Another notable work on display is a grouping of seven vivid panels, each representing one of the seven UAE emirates, painted by Dr Najat Meki and displayed in the consulate’s atrium. US Consul General Rob Waller was pleased to have Dr Meki and Lopardo at the consulate on Wednesday night to discuss their works with those in attendance. Lopardo’s work, which sits in a lightbox, was commissioned by the Consulate General in 2011 to mark the American government’s 40-year relationship with the UAE. The artwork coincided with the opening of the new Consulate General in the same year. Waller emphasised the role of art in diplomatic relations and cultural understanding — part of what is known as 'cultural diplomacy'. 'The United States places a great deal of emphasis on cultural diplomacy. For five decades, the Department of State’s Art in Embassies programme has played a leading role in US public diplomacy through a focused mission of vital cross-cultural dialogue and understanding through the visual arts and dynamic artist exchanges,' he said." Image from entry, with caption: "Mapping Dubai" by Roberto Lopardo hangs in the US Consulate-General’s waiting room

Religion and Public Diplomacy [Review of Religion and Public Diplomacy edited by Philip Seib, Palgrave Macmillan, ISBN-13: 978-1-137-29111-0, 2013, 236pp., $90.00 (Hardcover List) - Peter Kovacs, "This volume adds depth to the U.S. Department of State's earnest, if naïve, attempts to more intelligently and effectively integrate religious variables into the overall American diplomatic effort. All ten essays amplify various aspects of engaging religious players and sentiments to further diplomatic goals. Readers interested in the intersection of religious values, leaders, and communities in the general endeavor of communicating or implementing public policy should read this collection.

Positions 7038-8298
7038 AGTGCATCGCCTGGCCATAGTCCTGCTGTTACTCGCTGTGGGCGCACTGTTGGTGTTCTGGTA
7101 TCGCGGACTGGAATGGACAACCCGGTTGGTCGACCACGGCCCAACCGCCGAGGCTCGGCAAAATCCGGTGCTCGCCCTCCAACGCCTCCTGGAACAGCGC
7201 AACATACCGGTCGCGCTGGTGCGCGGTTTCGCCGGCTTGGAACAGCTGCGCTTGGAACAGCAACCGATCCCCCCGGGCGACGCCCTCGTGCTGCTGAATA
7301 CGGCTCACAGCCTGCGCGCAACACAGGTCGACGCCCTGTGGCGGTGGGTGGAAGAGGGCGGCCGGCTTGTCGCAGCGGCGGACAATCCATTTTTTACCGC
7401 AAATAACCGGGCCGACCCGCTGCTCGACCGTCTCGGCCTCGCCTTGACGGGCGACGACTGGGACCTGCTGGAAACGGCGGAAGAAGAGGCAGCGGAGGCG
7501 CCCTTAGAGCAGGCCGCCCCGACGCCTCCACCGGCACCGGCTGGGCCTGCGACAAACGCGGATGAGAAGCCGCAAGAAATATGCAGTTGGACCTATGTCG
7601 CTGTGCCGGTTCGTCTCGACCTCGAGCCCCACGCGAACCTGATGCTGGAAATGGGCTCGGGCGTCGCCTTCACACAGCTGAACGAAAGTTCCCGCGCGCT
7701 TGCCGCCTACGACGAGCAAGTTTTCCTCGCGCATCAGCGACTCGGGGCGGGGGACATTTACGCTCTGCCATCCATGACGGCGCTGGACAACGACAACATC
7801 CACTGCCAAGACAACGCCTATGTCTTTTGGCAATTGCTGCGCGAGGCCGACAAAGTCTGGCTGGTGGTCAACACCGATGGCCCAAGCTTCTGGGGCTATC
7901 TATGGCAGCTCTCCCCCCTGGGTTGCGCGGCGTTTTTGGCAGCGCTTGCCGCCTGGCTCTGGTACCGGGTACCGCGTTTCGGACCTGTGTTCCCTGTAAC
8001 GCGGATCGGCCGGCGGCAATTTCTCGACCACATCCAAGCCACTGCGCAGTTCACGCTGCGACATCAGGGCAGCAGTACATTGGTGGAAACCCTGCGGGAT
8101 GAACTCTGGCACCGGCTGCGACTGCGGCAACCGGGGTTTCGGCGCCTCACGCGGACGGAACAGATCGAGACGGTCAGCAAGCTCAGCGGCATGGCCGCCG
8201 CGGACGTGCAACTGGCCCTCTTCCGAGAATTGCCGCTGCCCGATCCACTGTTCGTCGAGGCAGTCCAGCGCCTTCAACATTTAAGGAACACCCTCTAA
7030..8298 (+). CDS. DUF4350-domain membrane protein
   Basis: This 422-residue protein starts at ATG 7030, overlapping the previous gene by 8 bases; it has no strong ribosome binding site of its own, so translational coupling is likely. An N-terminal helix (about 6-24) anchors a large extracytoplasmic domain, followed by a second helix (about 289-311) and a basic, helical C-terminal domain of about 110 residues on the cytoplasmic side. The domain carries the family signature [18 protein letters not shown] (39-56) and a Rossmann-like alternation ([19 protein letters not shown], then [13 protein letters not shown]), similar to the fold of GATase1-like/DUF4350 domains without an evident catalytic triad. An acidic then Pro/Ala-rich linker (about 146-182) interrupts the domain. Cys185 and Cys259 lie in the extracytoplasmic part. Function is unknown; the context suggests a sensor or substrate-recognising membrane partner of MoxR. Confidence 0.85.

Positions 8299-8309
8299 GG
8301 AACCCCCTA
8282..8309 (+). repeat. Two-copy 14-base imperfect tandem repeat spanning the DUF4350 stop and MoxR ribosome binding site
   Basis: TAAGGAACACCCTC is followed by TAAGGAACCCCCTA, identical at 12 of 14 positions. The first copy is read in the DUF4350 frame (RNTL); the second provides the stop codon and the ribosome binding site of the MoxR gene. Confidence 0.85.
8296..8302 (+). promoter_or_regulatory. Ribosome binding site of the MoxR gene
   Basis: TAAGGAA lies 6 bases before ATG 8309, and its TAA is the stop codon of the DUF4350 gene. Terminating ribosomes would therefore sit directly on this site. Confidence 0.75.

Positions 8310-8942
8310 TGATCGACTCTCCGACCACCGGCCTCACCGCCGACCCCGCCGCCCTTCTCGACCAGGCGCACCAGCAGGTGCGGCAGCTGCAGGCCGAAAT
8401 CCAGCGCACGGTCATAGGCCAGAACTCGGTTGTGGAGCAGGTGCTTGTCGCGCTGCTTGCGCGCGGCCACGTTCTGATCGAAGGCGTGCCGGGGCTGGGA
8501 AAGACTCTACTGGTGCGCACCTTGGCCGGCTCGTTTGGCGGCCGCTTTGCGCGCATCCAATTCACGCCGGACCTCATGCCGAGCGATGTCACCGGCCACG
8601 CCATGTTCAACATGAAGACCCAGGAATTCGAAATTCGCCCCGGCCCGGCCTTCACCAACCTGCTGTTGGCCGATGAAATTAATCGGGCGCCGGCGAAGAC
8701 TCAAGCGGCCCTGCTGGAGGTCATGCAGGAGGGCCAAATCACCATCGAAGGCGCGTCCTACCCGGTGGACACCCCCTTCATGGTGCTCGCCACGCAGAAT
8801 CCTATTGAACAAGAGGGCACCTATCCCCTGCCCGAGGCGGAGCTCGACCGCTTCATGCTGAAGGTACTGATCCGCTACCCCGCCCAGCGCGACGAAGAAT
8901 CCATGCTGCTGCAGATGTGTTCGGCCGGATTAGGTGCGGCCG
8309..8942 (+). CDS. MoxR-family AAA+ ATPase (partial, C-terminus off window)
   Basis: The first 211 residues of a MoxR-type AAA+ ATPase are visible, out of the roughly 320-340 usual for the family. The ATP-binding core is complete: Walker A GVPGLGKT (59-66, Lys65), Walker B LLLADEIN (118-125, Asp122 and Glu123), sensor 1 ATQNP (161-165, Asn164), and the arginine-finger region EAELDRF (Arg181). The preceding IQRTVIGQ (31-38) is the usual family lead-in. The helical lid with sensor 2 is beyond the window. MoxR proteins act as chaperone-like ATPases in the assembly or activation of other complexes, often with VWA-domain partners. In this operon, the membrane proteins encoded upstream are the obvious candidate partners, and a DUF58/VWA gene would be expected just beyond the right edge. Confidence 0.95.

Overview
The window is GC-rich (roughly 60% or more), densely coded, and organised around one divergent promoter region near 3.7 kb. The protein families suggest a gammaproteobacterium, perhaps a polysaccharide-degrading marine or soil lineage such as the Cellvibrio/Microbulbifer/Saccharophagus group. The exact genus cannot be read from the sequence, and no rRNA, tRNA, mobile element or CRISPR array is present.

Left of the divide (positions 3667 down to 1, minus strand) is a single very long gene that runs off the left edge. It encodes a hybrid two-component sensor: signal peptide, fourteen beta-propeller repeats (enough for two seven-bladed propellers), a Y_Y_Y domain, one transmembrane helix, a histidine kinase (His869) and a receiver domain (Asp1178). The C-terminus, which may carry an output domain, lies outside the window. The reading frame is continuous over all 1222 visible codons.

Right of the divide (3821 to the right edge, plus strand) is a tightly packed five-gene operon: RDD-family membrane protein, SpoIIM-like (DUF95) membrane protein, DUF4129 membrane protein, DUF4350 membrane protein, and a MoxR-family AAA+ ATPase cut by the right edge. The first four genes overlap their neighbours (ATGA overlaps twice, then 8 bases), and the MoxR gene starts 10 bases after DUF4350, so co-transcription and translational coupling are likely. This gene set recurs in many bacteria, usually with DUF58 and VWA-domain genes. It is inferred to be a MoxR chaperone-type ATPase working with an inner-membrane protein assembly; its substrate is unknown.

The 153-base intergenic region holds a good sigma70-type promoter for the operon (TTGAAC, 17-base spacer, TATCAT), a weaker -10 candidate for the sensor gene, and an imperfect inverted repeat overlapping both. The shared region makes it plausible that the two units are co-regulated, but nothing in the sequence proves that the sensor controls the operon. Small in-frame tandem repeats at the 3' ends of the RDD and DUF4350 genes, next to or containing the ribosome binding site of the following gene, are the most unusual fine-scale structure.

The implications of these essays apply in many cross-cultural settings, both national and transnational, with international communications or public diplomacy. ... The idea of creating 'religion attaches' that Seib attributes to Secretary Madeline Albright, however, would be a serious error except in perhaps a few places like Pakistan, Indonesia, Honduras or Chad, to take examples where religious players, identities and issues are key fulcrums of analysis and action." Image from entry

Department of State Public Schedule, March 20, 2014 - "UNDER SECRETARY FOR PUBLIC DIPLOMACY AND PUBLIC AFFAIRS RICHARD STENGEL 12:30 p.m. Under Secretary Stengel participates in a roundtable with journalists, at the Washington Foreign Press Center."